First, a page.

Neal Windham is Professor of Spiritual Formation at Lincoln Christian University in Illinois.
New Testament Greek for Teachers and Preachers: Five Areas of Application (1991) is an intermediate-level manual for getting the most of the Greek New Testament. He gives step-by-step instructions on how to do a word study, or a passage study, and how to use it in a sermon or lesson. The book also includes a great introduction to textual criticism, which is seldom covered in such books. Discourse is also seldom more than mentioned, and his chapter on it was brief, useful, and could easily be understood by beginning Greek students and beginning linguists. Thus, the topics covered are textual criticism, morphology, word study, syntax, and discourse. It is a very practical treatment.
Windham includes a wealth of examples of studies he’s done with applications. These examples include exactly the kinds of insights into the Greek text of the New Testament that a beginning Greek student is longing to be able to make.
My favorite part of the book was his explanation of textual criticism. In New Testament studies, textual criticism is frequently confused with higher criticism (epitomized in the Jesus Seminar), and is thus sidestepped by many theologians and popular authors. But if you buy the most popular Greek New Testament, the Nestle-Aland text, you will be faced with a “text-critical apparatus”, often taking up half of the page, giving details of minor differences in New Testament manuscripts. Windham gives a straightforward and memorable explanation for how you can get the most of the text-critical apparatus. He gives the principles by which textual experts judge what must be the original wording of a passage. We would expect to hear about the age of manuscripts and the number of manuscripts supporting a certain reading; Windham adds that we also need to assess the logical or theological difficulty of a reading. Counterintuitively, the more logically difficult reading is often judged to be the original reading, because difficulties are prone to be ironed out—not introduced—during transmission.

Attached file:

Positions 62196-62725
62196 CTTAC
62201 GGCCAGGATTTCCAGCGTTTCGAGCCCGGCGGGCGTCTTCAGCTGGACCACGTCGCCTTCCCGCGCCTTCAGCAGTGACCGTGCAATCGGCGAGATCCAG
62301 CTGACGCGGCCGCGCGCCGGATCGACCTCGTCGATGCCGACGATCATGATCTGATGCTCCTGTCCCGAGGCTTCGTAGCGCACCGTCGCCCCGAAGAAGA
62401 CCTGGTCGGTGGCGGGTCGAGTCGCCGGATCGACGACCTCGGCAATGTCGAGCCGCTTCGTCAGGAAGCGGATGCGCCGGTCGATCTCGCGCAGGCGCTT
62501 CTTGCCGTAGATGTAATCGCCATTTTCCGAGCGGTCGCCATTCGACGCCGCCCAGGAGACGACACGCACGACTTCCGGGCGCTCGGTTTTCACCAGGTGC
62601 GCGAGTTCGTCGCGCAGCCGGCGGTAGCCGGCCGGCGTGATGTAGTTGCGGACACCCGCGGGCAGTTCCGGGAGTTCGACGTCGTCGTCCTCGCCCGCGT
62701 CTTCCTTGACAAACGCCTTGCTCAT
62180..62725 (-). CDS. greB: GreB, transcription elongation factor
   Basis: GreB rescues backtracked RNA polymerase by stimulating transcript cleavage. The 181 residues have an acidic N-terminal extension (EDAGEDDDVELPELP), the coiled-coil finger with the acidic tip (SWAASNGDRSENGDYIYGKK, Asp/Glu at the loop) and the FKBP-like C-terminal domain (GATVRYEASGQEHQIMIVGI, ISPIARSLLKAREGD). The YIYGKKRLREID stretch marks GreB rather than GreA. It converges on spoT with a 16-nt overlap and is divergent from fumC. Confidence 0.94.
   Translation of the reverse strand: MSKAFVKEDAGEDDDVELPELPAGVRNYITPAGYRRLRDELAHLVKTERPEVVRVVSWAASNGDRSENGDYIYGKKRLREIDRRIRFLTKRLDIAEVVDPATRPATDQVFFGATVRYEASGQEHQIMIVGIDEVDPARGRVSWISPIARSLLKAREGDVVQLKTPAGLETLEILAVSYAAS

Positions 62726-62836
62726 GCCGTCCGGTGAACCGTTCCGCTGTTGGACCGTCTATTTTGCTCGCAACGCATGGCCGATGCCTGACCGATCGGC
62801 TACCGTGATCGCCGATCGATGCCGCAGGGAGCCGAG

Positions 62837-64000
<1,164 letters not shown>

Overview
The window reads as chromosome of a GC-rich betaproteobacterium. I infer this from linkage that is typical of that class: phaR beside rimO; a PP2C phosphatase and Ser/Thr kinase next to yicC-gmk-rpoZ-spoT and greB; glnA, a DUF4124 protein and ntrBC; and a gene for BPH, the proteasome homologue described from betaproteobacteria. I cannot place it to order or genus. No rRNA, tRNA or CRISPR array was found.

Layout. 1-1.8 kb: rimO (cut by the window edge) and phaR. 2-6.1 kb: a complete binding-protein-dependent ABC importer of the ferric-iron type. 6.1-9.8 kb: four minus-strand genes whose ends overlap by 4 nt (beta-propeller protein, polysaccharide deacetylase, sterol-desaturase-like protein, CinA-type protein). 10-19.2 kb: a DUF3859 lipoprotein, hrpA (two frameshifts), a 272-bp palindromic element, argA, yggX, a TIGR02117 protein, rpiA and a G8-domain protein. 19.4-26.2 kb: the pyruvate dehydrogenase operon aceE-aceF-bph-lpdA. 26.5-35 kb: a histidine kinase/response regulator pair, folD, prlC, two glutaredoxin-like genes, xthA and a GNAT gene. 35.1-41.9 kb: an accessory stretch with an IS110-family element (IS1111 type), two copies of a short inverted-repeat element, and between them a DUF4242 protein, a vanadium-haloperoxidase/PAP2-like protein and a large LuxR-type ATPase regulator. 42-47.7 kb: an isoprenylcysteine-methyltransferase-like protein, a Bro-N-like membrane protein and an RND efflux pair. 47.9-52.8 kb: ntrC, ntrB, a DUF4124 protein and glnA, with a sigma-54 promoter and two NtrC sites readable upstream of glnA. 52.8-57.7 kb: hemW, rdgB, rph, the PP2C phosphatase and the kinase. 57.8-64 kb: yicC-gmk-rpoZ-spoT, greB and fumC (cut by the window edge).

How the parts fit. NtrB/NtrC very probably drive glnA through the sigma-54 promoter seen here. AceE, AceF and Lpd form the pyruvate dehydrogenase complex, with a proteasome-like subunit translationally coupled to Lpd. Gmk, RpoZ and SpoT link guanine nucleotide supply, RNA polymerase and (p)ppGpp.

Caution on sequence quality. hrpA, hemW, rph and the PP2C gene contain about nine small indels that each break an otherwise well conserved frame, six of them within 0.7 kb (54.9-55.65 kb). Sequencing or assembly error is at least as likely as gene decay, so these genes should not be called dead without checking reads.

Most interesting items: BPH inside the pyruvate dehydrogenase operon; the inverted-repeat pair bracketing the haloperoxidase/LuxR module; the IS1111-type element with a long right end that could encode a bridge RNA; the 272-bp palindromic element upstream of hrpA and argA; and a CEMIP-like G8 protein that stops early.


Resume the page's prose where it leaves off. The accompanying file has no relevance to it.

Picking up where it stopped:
All of this is presented in a way that can be used for discipleship and teaching.
This book also explores the interface of modern linguistics and Koine Greek in a way that few works do. If you want more along that line, I would recommend David Alan Black’s Linguistics for Students of New Testament Greek.
The audience of this book is intermediate-level Greek readers. It assumes that you are at least conversant with the text of the Greek New Testament and at least know basic terminology about Greek. It would probably be difficult for beginners, unless, perhaps, they were a strong beginner or had a background in linguistics.
If you’re interested in a summary, you can read another informative review of this book here.